Transpoosion

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A new (to me) word: transpoosion, meaning "fecal microbiota transplant", by way of blending poo and transfusion.

I'm not sure who invented it when, though it's clearly been around for a decade or more.

Are there other blends where a single syllable of a Latinate (or similar) compound is replaced by a monosyllabic word from ordinary language, differing only in a single consonant or vowel sound? It's easy to make up bad examples, like transpiguration, blending pig and transfiguration.

 



11 Comments »

  1. Jonathan Lundell said,

    November 20, 2021 @ 9:29 am

    mockumentary

    [(myl) Yes!]

  2. Cervantes said,

    November 20, 2021 @ 11:05 am

    Blacksploitation. I think this is actually a pretty common trick.

  3. Ben Zimmer said,

    November 20, 2021 @ 11:05 am

    My 2006 LL post "Blawgs, phonolawgically speaking" has some similar "sandwich words." (Unlike mockumentary and blaxploitation, these have the added restriction of the replaced syllable occurring medially.)

    Every generation seems to create its own sandwich words, but we are blessed (and cursed) to live in an era where every nonce formation is likely to be recorded on some website somewhere, occasionally gathered up in such repositories of fleeting usage as Urban Dictionary, Langmaker, or most recently Merriam-Webster's Open Dictionary. … It's easy enough to find latter-day sandwich words on these sites, e.g.: satiscraptory = satisfactory + crap, fantASStic = fantastic + ass, and specyackular = spectacular + yack. Elsewhere one can find sandwich words of a less profane nature, e.g.: specTECHular = spectacular + tech, fan-Kaz-tic = fantastic + Kaz (i.e., the baseball player Kaz Matsui), and ter-RIF-fic = terrific + RIF ("Reading is Fundamental").

    Certain words seem to lend themselves to sandwich blending. Once ridonkulous and other silly variants of ridiculous began to spread several years ago, the word ridiculous became a prime target for nonce sandwich blends. Urban Dictionary is full of examples like redorkulous, redrunkulous, reboozulous, and recrunkulous (in these cases, the blending has led to a reanalysis of the first syllable as re-). In fact, ridonkulous itself has been interpreted as a blend of ridiculous and donk(ey), though this strikes me as an ex post facto rationalization. Another popular target among left-leaning Netizens is the word Republican, which gets the sandwich treatment in such epithets as Rethuglican, Resmuglican, Repiglican, Redumblican, Rebooblican, Reporklican, Repooplican, Reputzlican, Repukelican, etc., etc.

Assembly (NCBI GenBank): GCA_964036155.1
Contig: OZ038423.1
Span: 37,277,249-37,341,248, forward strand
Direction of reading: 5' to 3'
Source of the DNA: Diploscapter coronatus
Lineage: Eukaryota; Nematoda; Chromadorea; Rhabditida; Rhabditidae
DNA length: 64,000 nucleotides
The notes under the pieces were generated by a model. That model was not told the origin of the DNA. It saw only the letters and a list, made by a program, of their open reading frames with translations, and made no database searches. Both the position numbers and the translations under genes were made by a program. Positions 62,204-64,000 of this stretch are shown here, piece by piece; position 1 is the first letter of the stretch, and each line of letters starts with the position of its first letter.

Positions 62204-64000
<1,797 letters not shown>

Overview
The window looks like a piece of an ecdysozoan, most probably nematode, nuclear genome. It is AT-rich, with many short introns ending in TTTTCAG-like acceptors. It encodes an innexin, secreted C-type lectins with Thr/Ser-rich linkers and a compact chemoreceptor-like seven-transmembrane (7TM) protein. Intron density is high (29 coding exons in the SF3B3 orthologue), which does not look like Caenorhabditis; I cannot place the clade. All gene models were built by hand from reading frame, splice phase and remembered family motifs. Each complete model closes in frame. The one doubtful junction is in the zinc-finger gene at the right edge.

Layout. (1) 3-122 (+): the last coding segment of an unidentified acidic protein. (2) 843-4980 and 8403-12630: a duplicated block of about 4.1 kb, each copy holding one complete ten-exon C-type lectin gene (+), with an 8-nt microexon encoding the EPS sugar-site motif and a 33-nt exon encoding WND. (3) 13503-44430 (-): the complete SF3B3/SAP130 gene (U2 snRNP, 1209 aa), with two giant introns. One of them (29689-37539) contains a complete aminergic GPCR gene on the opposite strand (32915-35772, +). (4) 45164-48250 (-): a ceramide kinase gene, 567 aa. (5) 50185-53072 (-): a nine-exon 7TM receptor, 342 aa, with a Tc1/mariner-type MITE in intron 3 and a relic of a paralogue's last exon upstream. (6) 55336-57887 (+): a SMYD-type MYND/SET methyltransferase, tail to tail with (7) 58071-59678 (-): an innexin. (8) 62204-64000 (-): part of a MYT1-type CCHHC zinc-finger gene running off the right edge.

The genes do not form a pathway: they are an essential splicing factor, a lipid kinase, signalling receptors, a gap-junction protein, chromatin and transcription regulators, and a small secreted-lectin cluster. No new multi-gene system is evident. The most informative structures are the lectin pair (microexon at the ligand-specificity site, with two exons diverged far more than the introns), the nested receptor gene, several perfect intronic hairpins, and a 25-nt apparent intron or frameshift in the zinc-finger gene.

The recipe for such sandwich words is pretty constant: take a polysyllabic word and replace the primarily-stressed syllable with a punchy monosyllabic word of your choice.

  4. Cervantes said,

    November 20, 2021 @ 11:21 am

    Sure. Quackademic, Linsanity, bromance, workaholic, mansplain, mocktail, staycation . . . This is entirely commonplace.

  5. Adam F said,

    November 21, 2021 @ 10:07 am

    Well, "crapsule" (crap capsule) is another term related to microbiome transplantation.

  6. Daniel Barkalow said,

    November 22, 2021 @ 1:02 pm

    I think the hard thing is distinguishing portmanteaus that just happen to work out that way from cases that are actually a different process.

  7. Cervantes said,

    November 22, 2021 @ 2:25 pm

    Well, these are conscious inventions. It's a way of being clever, or making yourself feel clever. Maybe some of them end up sticking in the vocabulary but I think they tend to be topical and ephemeral, rather than making it into the lexicon. But maybe there are examples that have become lexically respectable that I'm not thinking of.

  8. Philip Taylor said,

    November 22, 2021 @ 4:23 pm

    Well, the OED is not what it once was, and I no longer regard it as the ultimate arbiter as to what is and what is not lexically respectable, but a quick check of the following reveals that they are all included in the online edition : mansplain. mocktail, sexploitation, staycation, workaholic. But I seriously doubt whether Murray would have been as keen and as quick to include them as today's OED editors, were he still in charge today.

  9. BillR said,

    November 22, 2021 @ 10:09 pm

    And then there’s absofuckinglutely, and fanfuckingtastic, and a host of similar constructions.

  10. unekdoud said,

    November 23, 2021 @ 8:50 am

    I suppose "COVIDiot" would fit the description.

    But among words that don't really, I find "mathemagician" quite fantabulous.

  11. RfP said,

    November 23, 2021 @ 1:31 pm

    I would love to hear from a lexicographer about whether the wider and more rapid diffusion of lexemes has had an effect on modern standards of lexical respectability vis-à-vis the standards of a hundred-odd years ago.

    (Or is the culture just a lot more informal, so one is more or less required to chase after Urban Dictionary, et al.—rather than risking a swift descent into irrelevance?)

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